Leaving the question of price aside, the best business to own is one that, over an extended period, can employ large amounts of incremental capital at very high rates of return. The worst business to own is one that must, or will, do the opposite–that is, consistently employ ever-grater amounts of capital at very low rates of return. – W.B., 1992, 1993

Eight Variable: Determining What Businesses to Own (in Whole or in Part)

We need to have a business with some characteristics that give us a durable competitive advantage. – C.M., 2009

We’re partial to putting out large amounts of money where we won’t have to make another decision. – C.M., 2001

The difference between a good business and a bad business is that good businesses throw up one easy decision after another. The bad businesses throw up painful decisions time after time. – C.M., 1997

7. The Right Stuff in a Business

You cannot be a successful Graham value investor if you do not understand the underlying business. (139)

| One major fundamental aspect of any business is management. (139)

1. Capital Allocation Skills

“Can you help me? Sometimes my horse walks just fine and sometimes he limps.” The vet replied: “Not a problem. When he’s walking fine, sell him.” (140)

2. Compensation Systems That Create Alignment with Shareholders

3. Moat-Widening Skills

Munger would rather have a great moat than great managers.

Good jockeys will do well on good horses, but not on broken down nags. – W.B.

So you do get an occasional opportunity to get into a wonderful business that’s being run by a wonderful manager. And, of course, that’s hog heaven day. If you don’t load up when you get those opportunities, it’s a big mistake. … Averaged out, betting on the quality of business is better than betting on the quality of management. In other words, if you have to choose one, bet on the business momentum, not the brilliance of the manager. But, very rarely, you find a manager who’s so good that you’re wise to follow him into what looks like a mediocre business. – C.M., 1994

Munger wants managers of the business who have an ownership mentality toward the business, not just the attitude of manager. (145)

4. Management Already in Place with Integrity

Working with people who have integrity is its own reward. (146)

We would vastly prefer a management in place with a lot of integrity and talent. – C.M., 2009

Remember that reputation and integrity are your most valuable assets–and can be lost in a heartbeat. – C.M., 2005

When you mix raisins with turds, they are still turds. – C.M., 2000

Munger is not saying that management does not matter. Instead, he is saying that he would prefer to have a business that passes the idiot manager test and for the business to have talented management. (148)

5. The Rare Exceptional Manager

Occasionally, you’ll find a human being who’s so talented that he can do things that ordinary skilled mortals can’t. – C.M., 1994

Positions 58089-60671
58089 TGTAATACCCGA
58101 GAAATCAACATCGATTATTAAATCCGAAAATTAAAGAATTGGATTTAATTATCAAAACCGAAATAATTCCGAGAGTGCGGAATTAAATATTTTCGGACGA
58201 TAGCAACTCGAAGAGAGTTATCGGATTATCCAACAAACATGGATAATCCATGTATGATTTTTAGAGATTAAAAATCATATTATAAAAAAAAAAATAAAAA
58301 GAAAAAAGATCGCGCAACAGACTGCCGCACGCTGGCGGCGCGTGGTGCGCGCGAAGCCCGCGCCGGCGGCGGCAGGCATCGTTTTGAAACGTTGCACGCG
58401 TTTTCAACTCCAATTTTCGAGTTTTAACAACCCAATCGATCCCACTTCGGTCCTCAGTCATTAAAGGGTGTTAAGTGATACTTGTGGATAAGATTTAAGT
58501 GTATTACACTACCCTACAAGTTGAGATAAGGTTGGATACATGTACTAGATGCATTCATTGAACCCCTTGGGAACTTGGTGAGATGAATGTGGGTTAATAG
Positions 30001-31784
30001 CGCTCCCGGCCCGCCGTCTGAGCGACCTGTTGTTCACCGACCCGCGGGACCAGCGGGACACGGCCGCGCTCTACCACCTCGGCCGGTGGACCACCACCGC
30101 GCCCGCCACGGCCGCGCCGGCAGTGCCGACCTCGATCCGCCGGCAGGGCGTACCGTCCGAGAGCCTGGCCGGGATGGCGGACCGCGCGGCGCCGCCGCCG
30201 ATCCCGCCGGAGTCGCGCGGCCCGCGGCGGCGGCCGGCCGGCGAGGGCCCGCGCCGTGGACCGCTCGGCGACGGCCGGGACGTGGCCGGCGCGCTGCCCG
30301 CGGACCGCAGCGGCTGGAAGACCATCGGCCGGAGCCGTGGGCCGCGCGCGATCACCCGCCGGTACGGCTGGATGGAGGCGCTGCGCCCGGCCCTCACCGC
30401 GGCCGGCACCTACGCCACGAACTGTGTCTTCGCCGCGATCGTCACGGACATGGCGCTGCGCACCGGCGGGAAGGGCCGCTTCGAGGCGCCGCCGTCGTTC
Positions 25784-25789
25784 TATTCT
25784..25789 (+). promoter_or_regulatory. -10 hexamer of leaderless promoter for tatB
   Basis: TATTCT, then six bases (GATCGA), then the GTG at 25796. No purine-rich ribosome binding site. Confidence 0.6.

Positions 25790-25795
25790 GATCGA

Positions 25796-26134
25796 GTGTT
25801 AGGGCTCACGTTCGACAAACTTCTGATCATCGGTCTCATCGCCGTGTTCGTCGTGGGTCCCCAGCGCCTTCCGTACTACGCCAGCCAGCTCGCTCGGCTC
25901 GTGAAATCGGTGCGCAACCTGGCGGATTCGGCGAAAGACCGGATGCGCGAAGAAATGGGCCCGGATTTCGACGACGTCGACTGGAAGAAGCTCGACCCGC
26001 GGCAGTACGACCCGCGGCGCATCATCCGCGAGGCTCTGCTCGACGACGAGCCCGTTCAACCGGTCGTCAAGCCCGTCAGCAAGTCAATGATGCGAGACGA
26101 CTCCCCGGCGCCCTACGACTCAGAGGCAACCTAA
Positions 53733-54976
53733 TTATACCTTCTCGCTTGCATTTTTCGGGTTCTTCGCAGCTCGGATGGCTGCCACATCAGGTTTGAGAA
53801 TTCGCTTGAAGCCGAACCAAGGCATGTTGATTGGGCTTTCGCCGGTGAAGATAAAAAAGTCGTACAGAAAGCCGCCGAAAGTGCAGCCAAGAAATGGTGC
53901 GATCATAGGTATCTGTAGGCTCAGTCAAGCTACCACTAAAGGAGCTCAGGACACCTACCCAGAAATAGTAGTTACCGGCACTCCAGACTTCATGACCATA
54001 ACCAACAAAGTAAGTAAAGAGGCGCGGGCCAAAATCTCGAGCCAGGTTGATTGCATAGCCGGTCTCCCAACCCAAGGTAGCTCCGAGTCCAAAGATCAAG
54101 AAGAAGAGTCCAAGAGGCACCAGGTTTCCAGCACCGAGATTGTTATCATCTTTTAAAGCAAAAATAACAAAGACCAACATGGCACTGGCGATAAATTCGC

You should invest in a business that even a fool can run, because someday a fool will. – W.B., quoted by Bill Gates, 1996

Berkshire Math

Intelligent people make decisions based on opportunity costs–in other words, it’s your alternatives that matter. – C.M., 2003


1. Supply-Side Economies of Scale and Scope

2. Demand-Side Economies of Scale (Network Effects)

3. Brand

The psychologists use the term “social proof.” – C.M., 1994

4. Patents and Intellectual Property

Cumulative Impact of Many Factors

1. Berkshire Is Tax Efficient

2. Berkshire Has Low Overheard

3. Berkshire Is the Private Buyer of First Resort

4. Berkshire Has Permanent Capital

5. Berkshire Outperforms in Down Markets

The goal of a value investor is superior absolute performance, not relative performance. … Howard Marks pointed out the following rules for a value investor: “Rule No. 1: Most things will prove to be cyclical. Rule No. 2: Some of the greatest opportunities for gain and loss come when other people forget Rule No. 1.” Buffett has his own version of this which states: “Rule No.1 is never lose money. Rule No. 2 is never forget rule number one.” (170)

6. Berkshire Benefits from Float

7. High-Quality Shareholders, Including Buffett and Munger

How long your moat lasts is called your competitive advantage period (CAP),… The rate at which a moat atrophies is similar to what academics call fade… (173)

Frequently, you’ll look at a business having fabulous results. And the question is, “How long can this continue?” Well, there’s only one way I know to answer that. And that’s to think about what could cause those results to stop occurring. – C.M., 2000


What happened to Kodak is a natural outcome of competitive capitalism. – C.M., 2012

[via: Or was it?]

What determines whether a company has a moat is qualitative (e.g., supply-side and demand-side economies of scale, brand, regulation, and intellectual property), but how you test to determine the strength of the moat is quantitative (i.e., it’s a mathematical exercise). (175)

cf. Measuring the Moat, Michael Mauboussin

Value Investing vs. Factor Investing

It is important to draw a clear and simple definitional distinction between value as a statistical factor (Fama/French) and value as an analytical style or goal (Ben Graham). (179)